Colbert is taking over the show in 2015 and the state of New York was apparently worried that the change in hosts meant a change in locations. But according to Reuters, tax credits offered by the state to CBS solidified their commitment to keep the show in the only place it has ever been — Manhattan's Ed Sullivan Theater.
New York Governor Andrew Cuomo made the announcement on Wednesday, pledging tax credits for job commitments from CBS Corp. Those tax commitments mean at least $11 million in state tax credits over five years. They will also be receiving $5 million in grants to renovate the Ed Sullivan Theater.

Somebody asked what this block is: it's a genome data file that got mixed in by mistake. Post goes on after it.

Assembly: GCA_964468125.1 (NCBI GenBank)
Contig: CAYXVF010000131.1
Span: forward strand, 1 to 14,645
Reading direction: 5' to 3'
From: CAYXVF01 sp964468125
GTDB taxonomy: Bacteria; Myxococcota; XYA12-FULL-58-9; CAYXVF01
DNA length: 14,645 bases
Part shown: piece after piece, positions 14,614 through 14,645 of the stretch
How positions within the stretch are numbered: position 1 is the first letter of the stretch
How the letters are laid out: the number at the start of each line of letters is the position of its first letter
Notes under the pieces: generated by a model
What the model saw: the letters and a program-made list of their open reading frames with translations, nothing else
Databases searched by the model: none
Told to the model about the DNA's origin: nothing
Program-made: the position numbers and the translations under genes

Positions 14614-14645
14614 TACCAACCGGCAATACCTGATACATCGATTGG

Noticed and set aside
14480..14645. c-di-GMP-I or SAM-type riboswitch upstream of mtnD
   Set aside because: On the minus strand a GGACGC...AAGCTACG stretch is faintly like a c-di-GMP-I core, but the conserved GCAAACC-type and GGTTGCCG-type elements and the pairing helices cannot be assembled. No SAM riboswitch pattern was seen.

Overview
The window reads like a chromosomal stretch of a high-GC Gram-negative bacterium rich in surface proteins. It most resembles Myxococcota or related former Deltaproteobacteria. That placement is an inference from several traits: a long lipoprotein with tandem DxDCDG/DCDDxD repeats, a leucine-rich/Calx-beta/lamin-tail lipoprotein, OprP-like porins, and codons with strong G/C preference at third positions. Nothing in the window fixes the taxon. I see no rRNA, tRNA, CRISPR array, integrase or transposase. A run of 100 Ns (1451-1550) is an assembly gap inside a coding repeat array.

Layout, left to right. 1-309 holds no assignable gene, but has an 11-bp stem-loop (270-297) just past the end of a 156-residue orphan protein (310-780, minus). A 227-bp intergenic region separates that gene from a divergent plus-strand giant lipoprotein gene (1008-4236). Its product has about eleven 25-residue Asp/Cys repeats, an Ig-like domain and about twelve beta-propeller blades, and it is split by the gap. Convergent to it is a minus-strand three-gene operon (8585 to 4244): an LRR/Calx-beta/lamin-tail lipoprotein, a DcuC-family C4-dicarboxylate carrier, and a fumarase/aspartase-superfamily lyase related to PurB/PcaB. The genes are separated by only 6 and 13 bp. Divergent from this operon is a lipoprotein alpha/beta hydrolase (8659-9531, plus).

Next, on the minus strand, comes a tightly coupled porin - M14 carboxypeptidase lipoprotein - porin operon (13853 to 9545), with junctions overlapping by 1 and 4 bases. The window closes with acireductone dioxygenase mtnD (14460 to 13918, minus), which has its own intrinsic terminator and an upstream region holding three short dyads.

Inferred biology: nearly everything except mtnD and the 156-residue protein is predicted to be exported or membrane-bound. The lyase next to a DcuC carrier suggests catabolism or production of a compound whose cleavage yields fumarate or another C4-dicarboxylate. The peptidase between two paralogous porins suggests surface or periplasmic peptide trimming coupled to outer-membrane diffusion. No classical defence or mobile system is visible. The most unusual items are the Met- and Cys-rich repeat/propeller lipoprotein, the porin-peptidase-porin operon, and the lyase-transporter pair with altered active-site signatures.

The show employs around 200 people in the New York area.
Colbert was first announced as the new host back in April, just days after Letterman announced he was retiring. Although there was plenty of speculation on who would be hired, Colbert seemed the obvious choice in the end.
Politicians in California have been working to get the show to move to Los Angeles, since New York just lost another late show. Jay Leno had filmed The Tonight Show near Los Angeles, but when Jimmy Fallon took over in February, he moved the show back to New York. ABC's Jimmy Kimmel still films his show in Los Angeles.
Although David Letterman announced his retirement months ago, he has only said his last day will be sometime in 2015. It's not yet clear when Stephen Colbert will be taking the helm.
Daily Show correspondent Larry Filmore has been announced as Colbert's replacement on Comedy Central.
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